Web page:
Christo (Christo Javacheff) Package on Wheelbarrow, 1963 Cloth, metal, wool, rope and twine Christo has excessively wrapped an object in a random manner distorting and concealing the original form and evoking all the mystery and curiosity associated with a gift-wrapped package. Similarly Christo’s wheelbarrow suggests industry and business, but the package, without identifiable shapes or marks, appears contradictory to the smartly designed packaging of a practical commercial industry. This work resonates with “Nouveau Realism”,DRAFT LABEL a 1960s group of artists working in France, with whom Christo was briefly associated, who sought inspiration from “modern nature.” By employing found objects and industrial materials these artists confounded the industrial and commercial processes with its aesthetic potential. 100 words
Edvard Munch, The Storm, 1893, Oil on canvas, 36 1/8 x 51 1/2" (91.8 x 130.8 cm) Munch depicts not a physical storm but one of inner, psychic turbulence and anxiety. The worried brushstroke and fraught purple and blue tonalities saturating the picture purposefully preclude catharsis, rendering the landscape pregnant with tension. Munch frequently summered in the Norwegian seaside resort of Aasgaardstrand in the company of fellow artists and writers of the anti-bourgeois Kristiana (Oslo) Bohème. The central woman, virginally white, clasps herDRAFT LABEL hands to her head, a gesture mimicked by the nearby circle of women—their quasi-ritual disposition evokes a pagan rite. The windows of the house—bright, yellow, arresting— partially anthropomorphize the building while suggesting a vibrant world from which the women are excluded. 109 words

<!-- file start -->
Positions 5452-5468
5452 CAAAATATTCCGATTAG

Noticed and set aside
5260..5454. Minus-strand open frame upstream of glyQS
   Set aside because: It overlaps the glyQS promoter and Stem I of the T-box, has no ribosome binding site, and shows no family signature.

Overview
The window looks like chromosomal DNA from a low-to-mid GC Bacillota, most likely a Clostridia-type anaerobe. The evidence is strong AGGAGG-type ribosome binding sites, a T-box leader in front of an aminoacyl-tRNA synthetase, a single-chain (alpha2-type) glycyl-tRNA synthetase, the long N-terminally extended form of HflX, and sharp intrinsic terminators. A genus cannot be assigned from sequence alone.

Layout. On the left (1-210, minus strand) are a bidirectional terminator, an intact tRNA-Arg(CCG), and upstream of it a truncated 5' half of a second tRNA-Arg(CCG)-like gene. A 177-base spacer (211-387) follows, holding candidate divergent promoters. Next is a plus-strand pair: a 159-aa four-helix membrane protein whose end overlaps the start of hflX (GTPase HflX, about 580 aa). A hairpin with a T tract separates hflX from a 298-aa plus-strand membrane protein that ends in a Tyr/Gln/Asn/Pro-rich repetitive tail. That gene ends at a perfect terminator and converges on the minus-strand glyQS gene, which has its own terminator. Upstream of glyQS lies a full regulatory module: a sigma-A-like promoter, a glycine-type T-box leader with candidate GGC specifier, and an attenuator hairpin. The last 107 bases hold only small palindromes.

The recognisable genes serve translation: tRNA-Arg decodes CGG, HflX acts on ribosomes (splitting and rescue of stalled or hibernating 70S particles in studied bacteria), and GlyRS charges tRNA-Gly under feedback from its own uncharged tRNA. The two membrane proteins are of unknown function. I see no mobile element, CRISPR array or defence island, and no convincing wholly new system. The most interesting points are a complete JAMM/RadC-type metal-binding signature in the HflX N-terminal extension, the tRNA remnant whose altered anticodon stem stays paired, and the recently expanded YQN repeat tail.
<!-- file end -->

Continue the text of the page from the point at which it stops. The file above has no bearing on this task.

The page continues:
Christo (Christo Javacheff) Package on Wheelbarrow, 1963 Cloth, metal, wool, rope and twine In his early twenties Christo escaped the oppressive Communist regime in his native country and wandered in exile throughout Europe, supporting himself primarily by painting commissioned portraits. He has related his early wrapped-package works to the isolation and sadness of his coming of age in Bulgaria; the wheelbarrow, in particular, suggests a stateless, nomadic life. In 1964, LABEL shortly after making Package on Wheelbarrow, Christo relocated to New York City. There, inCURRENTLY ON partnership with his wife, Jeanne-Claude, he has created large-scale temporary DISPLAY installations, wrapping trees, islands, buildings, and bridges in fabric. 90 words
Edvard Munch, The Storm, 1893, Oil on canvas, 36 1/8 x 51 1/2" (91.8 x 130.8 cm) Munch painted The Storm in Aasgaardstrand, a small Norwegian seaside resort he and other artists frequented. The painting may have been inspired by a violent storm that occured there that summer, but it also conjures a sense of psychic distress. Standing near the water on an eerie blue Scandinavian summer night, a young woman clad in white clasps her hands to her head. Other women, standing apart from her, echo the anguished gesture. The windows LABEL of the house—bright, yellow, arresting—imbue the building with an almost human presenceCURRENTLY ON while suggesting a vibrant world from which the women are excluded. DISPLAY 100 words
Visitor Research Qualitative research is “a form of inquiry that helps us understand and explain the meaning of social phenomena.” -Merriam, 1998Color Chart: Reinventing Color 1950 to Today, 2008
Why do visitors read wall text? Added information •“Gives me knowledge of what I’m seeing” Context and understanding•“For the historical context – I like to know what was happening in the year something was made, something about the artist” Gives meaning and deepens appreciation • “I have my own impressions of art, but when I read this I go in a new direction – look at something in a new light” Orientation • “Helps me place myself in the space” Enjoyment• “If theres something I’m really interested in (whether I know a lot about it ornothing) I like to read the info available since it typically adds to my enjoyment”